Drunk Woman Asks Police for Directions, Goes Direct to Jail. Is There a Lesson?
The story: Janet McIntyre of Newburgh, Indiana pulled up next to a parked patrol car and asked for directions to a local night club.
She didn’t get there. One smell of her breath, one look into her bloodshot eyes, and one earful of her slurred speech was enough for the officer, who tested gave her a sobriety test that she failed. Her BAC was over .19, or over twice the legal limit.
The point: Sure, it’s funny, but one needs to ask why she did it. Any of these could serve as the reason:
- She didn’t realize they were police. Unlikely, since the police car was fully marked
- She didn’t realize she was drunk enough to be driving illegally. Seems far-fetched.
- She didn’t know drunk driving was against the law. Even more far-fetched, but we’re covering all the bases here.
- She was a living demonstration of how bad your judgement can get when you’re impaired by alcohol. We’ll go with this one.
A 2011 study in the Journal of Abnormal Psychology points to the conclusion that people who drink are aware they are making mistakes. These mistakes could include the big one – driving. And on the road those mistakes might well include cutting off people, swerving into the oncoming lane, or otherwise doing dangerous things.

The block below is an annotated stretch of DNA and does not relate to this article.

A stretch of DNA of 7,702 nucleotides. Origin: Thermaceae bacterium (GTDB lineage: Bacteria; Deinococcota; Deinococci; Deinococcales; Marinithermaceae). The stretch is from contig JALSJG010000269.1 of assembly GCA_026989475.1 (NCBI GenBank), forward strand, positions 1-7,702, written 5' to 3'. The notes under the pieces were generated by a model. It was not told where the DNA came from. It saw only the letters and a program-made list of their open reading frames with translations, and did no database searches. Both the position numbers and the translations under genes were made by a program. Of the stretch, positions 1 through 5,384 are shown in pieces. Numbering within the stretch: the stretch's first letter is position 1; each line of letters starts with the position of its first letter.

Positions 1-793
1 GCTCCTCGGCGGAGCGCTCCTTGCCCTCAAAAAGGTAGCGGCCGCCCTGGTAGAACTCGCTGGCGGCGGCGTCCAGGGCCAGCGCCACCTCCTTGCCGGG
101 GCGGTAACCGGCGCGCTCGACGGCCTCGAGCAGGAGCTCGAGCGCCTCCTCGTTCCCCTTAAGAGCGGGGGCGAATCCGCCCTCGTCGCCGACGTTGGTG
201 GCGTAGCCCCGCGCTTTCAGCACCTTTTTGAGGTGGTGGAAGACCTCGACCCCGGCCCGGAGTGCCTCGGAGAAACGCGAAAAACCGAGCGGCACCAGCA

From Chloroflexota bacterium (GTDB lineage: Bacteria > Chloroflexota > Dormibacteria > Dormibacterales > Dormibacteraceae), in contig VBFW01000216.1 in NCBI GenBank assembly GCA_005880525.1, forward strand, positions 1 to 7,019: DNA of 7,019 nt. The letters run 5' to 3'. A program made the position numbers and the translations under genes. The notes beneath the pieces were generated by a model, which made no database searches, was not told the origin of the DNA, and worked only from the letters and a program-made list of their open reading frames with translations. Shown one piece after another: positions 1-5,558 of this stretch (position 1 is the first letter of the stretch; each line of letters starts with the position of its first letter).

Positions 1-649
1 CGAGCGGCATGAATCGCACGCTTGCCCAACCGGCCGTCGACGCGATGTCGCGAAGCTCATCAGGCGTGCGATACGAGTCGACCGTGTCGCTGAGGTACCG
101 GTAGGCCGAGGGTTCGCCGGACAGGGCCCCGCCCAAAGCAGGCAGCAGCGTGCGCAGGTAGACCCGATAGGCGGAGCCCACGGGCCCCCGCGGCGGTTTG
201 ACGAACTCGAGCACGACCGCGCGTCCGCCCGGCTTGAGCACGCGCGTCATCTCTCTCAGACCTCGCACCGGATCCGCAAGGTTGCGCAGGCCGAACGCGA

What’s different is that people who are drunk don’t care about their mistakes as much. Alcohol not only impairs one’s ability and causes blunders, it also reduces “negative affect” – the bad feeling that results from those blunders. It’s obvious how this helps make drunk driving even more lethal.
So the theory then, is that the offender in question knew that it wasn’t a good idea to pull up to anyone – much less a police officer – to ask for direction when drunk. But she didn’t care. Alcohol reduced the negative affect of her mistake.
It’s interesting that while so many studies keep coming out analyzing the effect of alcohol on people, no study has yet shown alcohol to be beneficial for driving. And none are likely to anytime soon.